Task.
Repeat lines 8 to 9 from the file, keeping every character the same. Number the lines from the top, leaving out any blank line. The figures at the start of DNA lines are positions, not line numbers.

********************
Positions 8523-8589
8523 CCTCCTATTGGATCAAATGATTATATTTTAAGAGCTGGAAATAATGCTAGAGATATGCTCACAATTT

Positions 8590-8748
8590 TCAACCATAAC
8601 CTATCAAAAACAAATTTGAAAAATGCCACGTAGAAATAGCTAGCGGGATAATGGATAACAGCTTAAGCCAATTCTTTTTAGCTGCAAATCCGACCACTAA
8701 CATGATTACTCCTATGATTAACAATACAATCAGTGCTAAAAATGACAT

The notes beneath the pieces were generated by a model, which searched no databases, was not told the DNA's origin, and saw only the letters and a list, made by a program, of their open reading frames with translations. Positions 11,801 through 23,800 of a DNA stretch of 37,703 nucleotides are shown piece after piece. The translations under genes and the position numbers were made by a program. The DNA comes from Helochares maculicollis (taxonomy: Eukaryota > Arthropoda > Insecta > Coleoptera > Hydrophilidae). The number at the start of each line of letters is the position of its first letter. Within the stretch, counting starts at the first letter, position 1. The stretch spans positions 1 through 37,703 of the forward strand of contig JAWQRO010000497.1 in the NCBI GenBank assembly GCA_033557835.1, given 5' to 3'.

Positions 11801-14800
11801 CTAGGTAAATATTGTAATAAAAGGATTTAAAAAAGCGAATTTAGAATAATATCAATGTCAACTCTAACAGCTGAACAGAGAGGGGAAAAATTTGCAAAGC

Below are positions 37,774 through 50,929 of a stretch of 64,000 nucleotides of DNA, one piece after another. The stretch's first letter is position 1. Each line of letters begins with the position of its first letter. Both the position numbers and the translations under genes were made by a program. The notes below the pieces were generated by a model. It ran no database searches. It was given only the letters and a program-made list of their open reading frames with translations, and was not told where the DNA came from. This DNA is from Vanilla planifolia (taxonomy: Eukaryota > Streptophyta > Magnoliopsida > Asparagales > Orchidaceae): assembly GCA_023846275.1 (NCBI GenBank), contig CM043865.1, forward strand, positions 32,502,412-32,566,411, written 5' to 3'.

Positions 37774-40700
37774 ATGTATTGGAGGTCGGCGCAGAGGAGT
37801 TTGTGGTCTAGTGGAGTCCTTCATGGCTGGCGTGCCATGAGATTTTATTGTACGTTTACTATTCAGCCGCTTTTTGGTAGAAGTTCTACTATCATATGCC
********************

Positions 11801-14800
11801 CTAGGTAAATATTGTAATAAAAGGATTTAAAAAAGCGAATTTAGAATAATATCAATGTCAACTCTAACAGCTGAACAGAGAGGGGAAAAATTTGCAAAGC